Ah, watercolor. Its beautiful luminous quality is pure delight. Watercolor is wildly uncontrollable and at the same time containable. It’s a visual medium that moves around with ease, exploding and bursting into surrounding strokes, creating texture and depth that can’t be found in any other type of media.
You know the feeling when you’ve fallen in love and you can’t stand to be away from that person? This was my story with watercolor. I know— dramatic, right? Well, it’s true. I became obsessed. When I wasn’t painting, I was thinking about painting. I fell in love with watercolor and began to study it. I put in countless hours discovering all the ins and outs.
My mom and both of my grandmothers were acrylic painters, and although I’d tried my hand at painting a few times, I would definitely have considered myself OK at best. And sure, I’d dabbled with watercolor in elementary school. But when my profession as a calligrapher and designer began to take off, I came across the right watercolor supplies—and something changed for me. With the correct materials, the process was so enjoyable that I wanted to learn more.
This infatuation rapidly turned into an important part of my career as an artist and designer. I’ve been able to work with clients from all over the globe, using watercolor to provide illustrations for large brands, as well as creative stationery for events like beautiful high-end weddings. I’ve also been able to travel and teach my watercolor classes to thousands of students over the years. With my teaching experience, I’ve learned how to communicate with beginner and developing watercolorists, to break down complicated subjects into something simpler and easier to grasp. I’m able to share what I’ve learned the hard way through experience and mistakes. I’ve come to discover that watercolor painting is about learning from the failed attempts and continuing to develop muscle memory and technique.
In the beginning, I challenged myself to paint subjects more complex than what I thought I could manage. I incorporated my knowledge of basic sketching and shading techniques into more complex subjects. At each stage of my relationship with watercolor, I was accepting of where I was—not discouraged with the outcome, but learning to enjoy the process and seeking to understand more of why watercolor does what it does and how to master it.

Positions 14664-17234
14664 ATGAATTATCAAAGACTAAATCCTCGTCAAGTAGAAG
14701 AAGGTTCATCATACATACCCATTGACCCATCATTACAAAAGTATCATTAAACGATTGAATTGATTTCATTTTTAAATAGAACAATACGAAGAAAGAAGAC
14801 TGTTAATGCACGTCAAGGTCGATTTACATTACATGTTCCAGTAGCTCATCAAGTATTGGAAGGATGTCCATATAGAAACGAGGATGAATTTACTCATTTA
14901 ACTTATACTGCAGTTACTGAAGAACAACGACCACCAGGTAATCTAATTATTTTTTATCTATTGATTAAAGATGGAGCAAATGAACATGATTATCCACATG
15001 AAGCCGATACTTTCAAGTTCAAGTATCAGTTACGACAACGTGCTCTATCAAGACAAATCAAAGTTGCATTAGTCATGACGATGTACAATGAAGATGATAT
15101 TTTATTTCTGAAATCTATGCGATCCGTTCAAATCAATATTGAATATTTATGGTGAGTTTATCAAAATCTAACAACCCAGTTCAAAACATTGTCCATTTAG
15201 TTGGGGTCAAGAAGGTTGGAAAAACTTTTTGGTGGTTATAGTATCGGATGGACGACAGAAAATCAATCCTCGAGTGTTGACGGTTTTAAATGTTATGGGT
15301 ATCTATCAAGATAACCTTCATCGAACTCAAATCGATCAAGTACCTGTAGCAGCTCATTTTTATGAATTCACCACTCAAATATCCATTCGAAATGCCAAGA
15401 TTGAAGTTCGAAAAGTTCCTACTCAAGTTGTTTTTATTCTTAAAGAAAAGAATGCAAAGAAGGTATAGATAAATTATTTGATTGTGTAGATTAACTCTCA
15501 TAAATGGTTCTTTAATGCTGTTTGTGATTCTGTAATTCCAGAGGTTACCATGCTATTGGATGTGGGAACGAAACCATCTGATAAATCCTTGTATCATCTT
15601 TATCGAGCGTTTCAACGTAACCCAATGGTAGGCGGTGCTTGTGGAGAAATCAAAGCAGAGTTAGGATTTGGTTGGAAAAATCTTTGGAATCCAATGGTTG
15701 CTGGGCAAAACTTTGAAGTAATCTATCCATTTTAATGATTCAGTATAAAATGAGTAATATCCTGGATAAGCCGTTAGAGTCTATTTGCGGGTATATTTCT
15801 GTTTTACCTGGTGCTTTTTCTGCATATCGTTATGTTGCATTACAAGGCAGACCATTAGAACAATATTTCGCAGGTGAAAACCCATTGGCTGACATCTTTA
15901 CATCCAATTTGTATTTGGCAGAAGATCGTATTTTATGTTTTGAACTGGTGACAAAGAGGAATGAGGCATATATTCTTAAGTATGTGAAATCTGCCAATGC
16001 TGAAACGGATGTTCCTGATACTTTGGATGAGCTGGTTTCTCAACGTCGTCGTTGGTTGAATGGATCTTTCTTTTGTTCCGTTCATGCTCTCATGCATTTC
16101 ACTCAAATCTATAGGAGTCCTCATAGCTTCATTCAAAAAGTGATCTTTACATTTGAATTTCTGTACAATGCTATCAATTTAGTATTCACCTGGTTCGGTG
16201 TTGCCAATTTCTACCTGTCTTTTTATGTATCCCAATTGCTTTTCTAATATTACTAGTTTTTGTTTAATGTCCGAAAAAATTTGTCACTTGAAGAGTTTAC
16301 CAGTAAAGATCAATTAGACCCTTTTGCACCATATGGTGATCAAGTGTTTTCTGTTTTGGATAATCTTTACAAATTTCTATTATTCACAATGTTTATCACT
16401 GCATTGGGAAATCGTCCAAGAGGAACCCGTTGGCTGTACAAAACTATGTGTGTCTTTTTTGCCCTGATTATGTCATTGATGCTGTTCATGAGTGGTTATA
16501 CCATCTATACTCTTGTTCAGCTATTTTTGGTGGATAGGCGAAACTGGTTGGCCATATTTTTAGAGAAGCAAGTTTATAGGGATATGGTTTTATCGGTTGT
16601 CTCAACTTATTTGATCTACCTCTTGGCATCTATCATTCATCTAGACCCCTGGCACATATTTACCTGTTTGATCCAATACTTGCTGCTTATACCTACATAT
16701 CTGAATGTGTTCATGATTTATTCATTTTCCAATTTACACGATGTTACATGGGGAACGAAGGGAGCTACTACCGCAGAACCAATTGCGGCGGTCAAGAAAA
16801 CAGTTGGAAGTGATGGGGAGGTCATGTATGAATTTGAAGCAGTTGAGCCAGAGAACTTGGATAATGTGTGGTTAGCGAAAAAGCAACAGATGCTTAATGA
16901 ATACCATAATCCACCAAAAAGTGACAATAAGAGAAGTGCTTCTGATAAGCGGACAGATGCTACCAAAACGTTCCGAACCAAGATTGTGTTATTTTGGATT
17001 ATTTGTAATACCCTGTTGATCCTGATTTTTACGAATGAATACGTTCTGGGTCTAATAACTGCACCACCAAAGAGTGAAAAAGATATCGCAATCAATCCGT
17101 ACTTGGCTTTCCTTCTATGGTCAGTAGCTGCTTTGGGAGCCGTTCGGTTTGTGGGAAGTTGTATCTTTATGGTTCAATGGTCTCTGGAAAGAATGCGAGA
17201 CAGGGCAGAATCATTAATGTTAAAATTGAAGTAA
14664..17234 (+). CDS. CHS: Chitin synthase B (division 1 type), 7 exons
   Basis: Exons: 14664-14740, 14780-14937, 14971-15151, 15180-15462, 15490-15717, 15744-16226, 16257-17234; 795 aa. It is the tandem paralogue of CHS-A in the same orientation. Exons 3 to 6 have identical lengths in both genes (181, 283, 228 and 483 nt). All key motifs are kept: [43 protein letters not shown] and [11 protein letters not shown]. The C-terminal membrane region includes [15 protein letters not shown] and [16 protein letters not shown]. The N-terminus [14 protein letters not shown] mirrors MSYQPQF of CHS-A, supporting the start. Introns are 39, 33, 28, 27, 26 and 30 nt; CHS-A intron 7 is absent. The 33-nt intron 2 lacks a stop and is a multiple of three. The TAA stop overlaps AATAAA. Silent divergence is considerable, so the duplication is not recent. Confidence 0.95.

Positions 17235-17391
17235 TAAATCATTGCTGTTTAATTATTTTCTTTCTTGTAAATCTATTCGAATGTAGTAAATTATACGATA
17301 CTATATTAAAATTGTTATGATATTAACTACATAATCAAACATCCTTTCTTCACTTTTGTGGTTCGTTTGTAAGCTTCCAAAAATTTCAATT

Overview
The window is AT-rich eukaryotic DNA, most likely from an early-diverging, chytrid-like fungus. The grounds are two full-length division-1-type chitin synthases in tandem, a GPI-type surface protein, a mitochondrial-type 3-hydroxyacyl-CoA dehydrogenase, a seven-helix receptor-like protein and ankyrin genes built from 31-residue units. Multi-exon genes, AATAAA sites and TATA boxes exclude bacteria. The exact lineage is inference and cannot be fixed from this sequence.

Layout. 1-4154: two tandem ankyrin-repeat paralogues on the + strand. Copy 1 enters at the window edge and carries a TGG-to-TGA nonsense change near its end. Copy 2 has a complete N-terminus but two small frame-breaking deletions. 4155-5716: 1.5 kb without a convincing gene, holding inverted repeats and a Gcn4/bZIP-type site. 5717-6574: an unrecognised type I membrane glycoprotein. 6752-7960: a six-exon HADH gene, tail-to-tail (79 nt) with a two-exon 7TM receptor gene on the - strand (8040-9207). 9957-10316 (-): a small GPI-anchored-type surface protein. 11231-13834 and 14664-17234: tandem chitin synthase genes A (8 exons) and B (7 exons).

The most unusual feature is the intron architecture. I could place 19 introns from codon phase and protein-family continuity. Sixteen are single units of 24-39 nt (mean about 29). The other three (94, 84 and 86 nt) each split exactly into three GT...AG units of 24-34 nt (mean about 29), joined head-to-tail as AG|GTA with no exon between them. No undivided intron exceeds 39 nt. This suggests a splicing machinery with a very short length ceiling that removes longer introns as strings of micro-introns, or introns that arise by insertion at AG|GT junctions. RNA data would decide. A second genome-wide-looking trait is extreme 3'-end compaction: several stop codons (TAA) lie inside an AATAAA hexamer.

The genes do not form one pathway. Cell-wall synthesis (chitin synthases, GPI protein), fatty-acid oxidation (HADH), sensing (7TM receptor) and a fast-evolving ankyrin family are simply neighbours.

Being a self-taught watercolor artist has allowed me to break rules and learn the hard way. I’ve written this book to help you do just that (and perhaps avoid some of the hard parts I encountered). So here’s my advice at the outset: Allow yourself to be challenged. Paint differently than you think you should, and ask yourself what you enjoy about it. Like anything, becoming a better watercolorist takes work, dedication, practice, and most of all, patience. Patience with yourself to look at subjects with new eyes—the eyes of an artist. But first, you must allow yourself to start small and work your way up, adding more detail and complexity as you go. Jumping straight into painting a detailed flower or a toucan before practicing brush technique will usually lead to disappointment—you need to build basic skills before you tackle form and structure.
Throughout this book, we’re going to develop muscle memory and train our eyes to look for basic shapes and curves in every subject. No matter how complex and detailed a subject may seem on the surface, everything you paint or draw can be broken down into very simple shapes, like circles and ovals. We’ll start developing good brush and painting technique by practicing these basic shapes, training our eyes to look for unifying color palettes, and following rules of composition. We will define and create more complex shapes as we move through our thirty days together, building upon our foundation to continually instill confidence in your painting. Knowing where and how to start with any subject is a crucial part of the process, and this book will show you just that.
I hope you love getting to know more about watercolor over these next thirty days and you are inspired to continue painting with a new appreciation for this medium and for yourself as a creative individual. Once you have a strong foundation, you can develop your own style. Accept each step of the process, even your less successful attempts, as an opportunity for growth. Watercolor can be unpredictable, yet incredibly manageable too. If you’re up for the challenge to #everydaywatercolor, I’m sure you’ll be surprised by the creativity that is naturally in you—sometimes it just takes looking at things from a different angle. Throughout your journey through this book, I would love to see some of your favorite pieces you’ve created. If you’re on social media, use the hashtag #everydaywatercolor to add your own paintings. I’d enjoy seeing your transformation over the course of these daily painting exercises.
Let’s get started with the foundations, shall we?